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Publication numberUS20070148509 A1
Publication typeApplication
Application numberUS 11/003,635
Publication dateJun 28, 2007
Filing dateDec 3, 2004
Priority dateDec 3, 2004
Also published asUSH2241
Publication number003635, 11003635, US 2007/0148509 A1, US 2007/148509 A1, US 20070148509 A1, US 20070148509A1, US 2007148509 A1, US 2007148509A1, US-A1-20070148509, US-A1-2007148509, US2007/0148509A1, US2007/148509A1, US20070148509 A1, US20070148509A1, US2007148509 A1, US2007148509A1
InventorsKevin Colbow, Rudolf Coertze, Andrew Henderson, Bien Chiem, Robert Artibise, Seungsoo Jung
Original AssigneeBallard Power Systems Inc.
Export CitationBiBTeX, EndNote, RefMan
External Links: USPTO, USPTO Assignment, Espacenet
Fuel cell electric power generating system
US 20070148509 A1
Abstract
A fuel cell electric power generation system using air as both a coolant and an oxidant comprises an electric power generation subsystem, an air filter subsystem, a power and control electronics unit (PEU) subsystem comprising a DC/DC converter, and an air fan subsystem. The subsystems are arranged such that air circulation through the system is improved and the risk of moisture damage to sensitive PEU components is reduced. In one embodiment, the air filter subsystem is positioned ahead of the PEU subsystem, which is positioned ahead of the power generation subsystem, which is positioned ahead of the air fan subsystem in the direction of air flow, such that air is drawn by the air fan subsystem through the air filter subsystem, over the PEU subsystem, and through the electric power generation subsystem, providing filtered air to cool the PEU prior to entering the fuel cell stack to provide oxygen for the electrochemical reaction.
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Claims(3)
1. A fuel cell electric power generating system comprising:
at least one air filter;
a power and control electronics unit (PEU);
a fuel cell stack comprising one or more fuel cells; and
at least one fan configured to suck air through the filter, around the PEU and through the fuel cell stack, said air filter disposed ahead of the PEU, said PEU disposed ahead of the fuel cell stack in the direction of air flow.
2. The system of claim 1, wherein the fuel cells in the stack comprise plates and the plates comprise port plugs to make them adaptable as end plates.
3. The system of claim 1, wherein the fuel cells in the stack comprise membrane electrode assemblies (MEAs) and the MEAs comprise edges sealed with bridge seals and adhesive layers, and the fuel cells also comprise plates and the plates comprise perimeter seals sealed against the bridge seals of the MEAs.
Description
    BACKGROUND OF THE INVENTION
  • [0001]
    1. Field of the Invention
  • [0002]
    The invention relates to a fuel cell electric power generating system. More specifically, to a fuel cell system using air cooling.
  • [0003]
    2. Description of the Related Art
  • [0004]
    Fuel cells are electrochemical devices that generate power from a chemical reaction. Hydrogen and oxygen are typically the primary fuel and oxidant, respectively, involved in the reaction. The reaction takes place at a membrane electrode assembly (MEA). The MEA has an anode and a cathode electrode and a membrane electrolyte for letting protons pass through. An additional product of the reaction is heat. Fuel cells have a load-dependent electrical efficiency of about 50%. The heat losses must be carried off by a corresponding cooling system. In most cases this is accomplished by means of water circulation with an external cooler. Air-cooled cells or stacks are also known. Air-cooled systems, where the air serves both as a coolant and as an oxidant, are especially advantageous because they can be designed more cheaply by not requiring separate systems for coolant and oxidant supply. An example of a fuel cell for use in such an ambient air and coolant system is described in Magnet Motor reference WO98/39809. This reference also discloses the use of an additional gas diffusion barrier (GDB) layer as part of the gas diffusion electrodes. The GDB layer prevents the drying out of the fuel cell membranes that would otherwise occur under continuous operation. However, air that is moved away from the reaction sites of these systems can still pick up some of the water involved in the chemical process and experience an increase in moisture content as it cools the system. The architectural layouts of fuel cell systems of the prior art have consisted of moving air throughout the system in a manner that increases the risk that moist air will cause damage to the sensitive components such as the power and control electronics unit (PEU) or that air heated by the fuel cell stack will not sufficiently cool the PEU and thus increase the risk of premature failure of the PEU.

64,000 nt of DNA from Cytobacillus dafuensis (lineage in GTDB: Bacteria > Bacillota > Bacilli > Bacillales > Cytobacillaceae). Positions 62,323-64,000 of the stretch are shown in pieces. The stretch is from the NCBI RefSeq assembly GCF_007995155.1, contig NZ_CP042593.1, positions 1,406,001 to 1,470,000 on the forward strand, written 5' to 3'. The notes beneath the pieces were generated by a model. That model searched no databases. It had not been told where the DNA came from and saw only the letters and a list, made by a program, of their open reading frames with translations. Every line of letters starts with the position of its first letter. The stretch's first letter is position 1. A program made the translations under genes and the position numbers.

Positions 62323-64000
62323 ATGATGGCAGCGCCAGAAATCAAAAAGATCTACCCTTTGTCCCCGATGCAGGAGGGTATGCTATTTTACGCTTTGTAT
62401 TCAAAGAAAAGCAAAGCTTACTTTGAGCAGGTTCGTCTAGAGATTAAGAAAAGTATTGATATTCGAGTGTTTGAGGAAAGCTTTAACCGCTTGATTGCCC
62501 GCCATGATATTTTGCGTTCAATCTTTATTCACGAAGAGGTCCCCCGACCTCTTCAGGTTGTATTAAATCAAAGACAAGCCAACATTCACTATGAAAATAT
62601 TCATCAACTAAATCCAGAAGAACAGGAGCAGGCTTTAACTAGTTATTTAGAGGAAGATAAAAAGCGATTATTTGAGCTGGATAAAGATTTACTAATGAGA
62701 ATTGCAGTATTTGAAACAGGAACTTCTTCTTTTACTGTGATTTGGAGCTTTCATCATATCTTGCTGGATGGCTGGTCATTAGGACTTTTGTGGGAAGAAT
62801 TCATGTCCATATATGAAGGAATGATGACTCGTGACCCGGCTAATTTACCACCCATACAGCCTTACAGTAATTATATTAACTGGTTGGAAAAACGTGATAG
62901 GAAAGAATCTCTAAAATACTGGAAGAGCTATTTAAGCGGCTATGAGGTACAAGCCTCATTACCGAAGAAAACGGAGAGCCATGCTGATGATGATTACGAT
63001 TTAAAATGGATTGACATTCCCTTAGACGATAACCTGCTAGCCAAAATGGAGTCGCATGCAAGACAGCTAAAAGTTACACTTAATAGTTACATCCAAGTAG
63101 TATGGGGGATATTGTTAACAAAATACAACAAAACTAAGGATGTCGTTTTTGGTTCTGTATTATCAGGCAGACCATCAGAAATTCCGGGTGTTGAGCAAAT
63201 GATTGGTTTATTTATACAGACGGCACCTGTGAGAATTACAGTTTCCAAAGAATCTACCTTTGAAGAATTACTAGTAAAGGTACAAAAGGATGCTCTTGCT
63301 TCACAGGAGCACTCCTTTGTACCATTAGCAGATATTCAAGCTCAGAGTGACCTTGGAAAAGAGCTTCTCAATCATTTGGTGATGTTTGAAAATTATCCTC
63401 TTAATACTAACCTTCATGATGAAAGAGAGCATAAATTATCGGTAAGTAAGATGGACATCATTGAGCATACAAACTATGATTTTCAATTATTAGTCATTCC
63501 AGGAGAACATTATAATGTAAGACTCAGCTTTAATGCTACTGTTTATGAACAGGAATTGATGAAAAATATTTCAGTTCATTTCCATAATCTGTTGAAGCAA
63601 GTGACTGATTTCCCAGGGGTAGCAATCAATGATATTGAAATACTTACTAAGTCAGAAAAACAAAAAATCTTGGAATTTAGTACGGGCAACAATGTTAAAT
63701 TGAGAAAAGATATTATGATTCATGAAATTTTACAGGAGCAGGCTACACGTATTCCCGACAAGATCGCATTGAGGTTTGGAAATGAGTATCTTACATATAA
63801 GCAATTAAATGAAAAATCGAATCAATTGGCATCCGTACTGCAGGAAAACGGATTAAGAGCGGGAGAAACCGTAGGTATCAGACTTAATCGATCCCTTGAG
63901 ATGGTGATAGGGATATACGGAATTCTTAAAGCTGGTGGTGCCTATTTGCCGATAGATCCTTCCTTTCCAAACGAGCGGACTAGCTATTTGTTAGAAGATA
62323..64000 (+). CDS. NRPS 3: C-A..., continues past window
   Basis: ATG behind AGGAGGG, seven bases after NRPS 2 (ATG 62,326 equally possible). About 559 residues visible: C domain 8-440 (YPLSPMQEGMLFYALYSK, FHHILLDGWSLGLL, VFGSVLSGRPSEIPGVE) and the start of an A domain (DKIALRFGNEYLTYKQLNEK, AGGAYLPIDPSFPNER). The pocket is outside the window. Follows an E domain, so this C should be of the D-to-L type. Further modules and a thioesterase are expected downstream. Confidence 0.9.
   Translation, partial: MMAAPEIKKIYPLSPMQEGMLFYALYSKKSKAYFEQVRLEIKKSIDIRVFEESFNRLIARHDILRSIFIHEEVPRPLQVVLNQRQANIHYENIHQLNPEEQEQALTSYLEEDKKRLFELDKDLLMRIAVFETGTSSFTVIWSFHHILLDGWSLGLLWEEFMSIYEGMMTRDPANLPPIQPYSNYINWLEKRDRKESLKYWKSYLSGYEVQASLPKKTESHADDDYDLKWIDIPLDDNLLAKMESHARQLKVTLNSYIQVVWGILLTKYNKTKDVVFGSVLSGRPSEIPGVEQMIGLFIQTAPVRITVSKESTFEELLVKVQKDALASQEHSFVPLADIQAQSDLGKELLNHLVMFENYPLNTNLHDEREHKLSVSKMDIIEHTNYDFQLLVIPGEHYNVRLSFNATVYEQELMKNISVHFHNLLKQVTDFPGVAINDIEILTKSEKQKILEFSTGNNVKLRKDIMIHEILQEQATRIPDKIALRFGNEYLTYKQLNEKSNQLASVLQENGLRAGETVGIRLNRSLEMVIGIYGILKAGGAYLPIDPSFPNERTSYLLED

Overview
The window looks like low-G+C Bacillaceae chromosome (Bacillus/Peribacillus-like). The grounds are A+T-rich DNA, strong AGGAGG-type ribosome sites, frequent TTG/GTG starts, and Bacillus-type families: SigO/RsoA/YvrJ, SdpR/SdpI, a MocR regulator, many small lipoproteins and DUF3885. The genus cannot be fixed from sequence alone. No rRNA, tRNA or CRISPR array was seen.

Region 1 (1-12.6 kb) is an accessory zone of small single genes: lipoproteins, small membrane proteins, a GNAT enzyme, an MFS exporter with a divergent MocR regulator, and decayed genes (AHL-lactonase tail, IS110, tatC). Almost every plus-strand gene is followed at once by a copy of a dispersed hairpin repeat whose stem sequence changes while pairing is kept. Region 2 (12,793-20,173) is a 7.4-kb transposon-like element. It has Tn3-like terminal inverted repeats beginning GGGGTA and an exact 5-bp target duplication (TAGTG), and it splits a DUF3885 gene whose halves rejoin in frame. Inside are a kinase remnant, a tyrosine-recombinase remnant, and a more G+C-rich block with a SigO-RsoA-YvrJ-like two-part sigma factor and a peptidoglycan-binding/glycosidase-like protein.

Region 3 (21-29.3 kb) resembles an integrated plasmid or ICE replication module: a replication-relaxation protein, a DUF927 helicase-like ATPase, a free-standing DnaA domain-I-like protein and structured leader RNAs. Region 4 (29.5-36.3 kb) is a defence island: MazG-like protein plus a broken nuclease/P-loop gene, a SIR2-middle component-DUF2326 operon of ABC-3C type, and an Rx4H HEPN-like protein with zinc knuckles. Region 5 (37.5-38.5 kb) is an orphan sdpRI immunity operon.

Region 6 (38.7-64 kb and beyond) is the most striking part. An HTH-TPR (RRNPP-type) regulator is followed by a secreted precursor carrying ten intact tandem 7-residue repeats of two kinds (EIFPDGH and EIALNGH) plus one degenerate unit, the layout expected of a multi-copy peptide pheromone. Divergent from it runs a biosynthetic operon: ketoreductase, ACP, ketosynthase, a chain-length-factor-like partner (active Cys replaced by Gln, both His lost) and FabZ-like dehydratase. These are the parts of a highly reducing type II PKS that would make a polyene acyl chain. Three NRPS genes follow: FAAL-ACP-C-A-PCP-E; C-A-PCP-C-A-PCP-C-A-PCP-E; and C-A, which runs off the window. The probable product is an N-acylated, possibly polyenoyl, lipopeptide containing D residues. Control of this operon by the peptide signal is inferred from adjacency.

• [0005]
    Accordingly, there remains a need for a fuel cell system where air is moved throughout the air cooled system while reducing the risk of moisture damage to the PEU and also preventing the fuel cell stack from heating the air prior to it cooling the PEU.
  • BRIEF SUMMARY OF THE INVENTION
  • [0006]
    A fuel cell electric power generation system using air as both a coolant and an oxidant comprises an electric power generation subsystem, an air filter subsystem, a power electronics unit (PEU) subsystem comprising a DC/DC converter, and an air fan subsystem. The subsystems are arranged such that air circulation through the system is improved and the risk of moisture damage to sensitive PEU components is reduced. In one embodiment, the air filter subsystem is positioned ahead of the PEU subsystem, which is positioned ahead of the power generation subsystem, which is positioned ahead of the air fan subsystem in the direction of air flow, such that air is drawn by the air fan subsystem through the air filter subsystem, over the PEU subsystem, and through the electric power generation subsystem, providing filtered air to cool the PEU prior to entering the fuel cell stack to provide oxygen for the electrochemical reaction.
  • BRIEF DESCRIPTION OF THE DRAWINGS
  • [0007]
    The provided FIGURES illustrate certain non-optimized aspects of the invention, but should not be construed as limiting in any way.
  • [0008]
    FIG. 1 a is a schematic view showing the overall system architecture of an electrochemical fuel cell power generation system employing ambient air as the oxidant and coolant.
  • [0009]
    FIG. 1 b is a component diagram of a fuel supply system of an electrochemical fuel cell power generation system employing ambient air as the oxidant and coolant.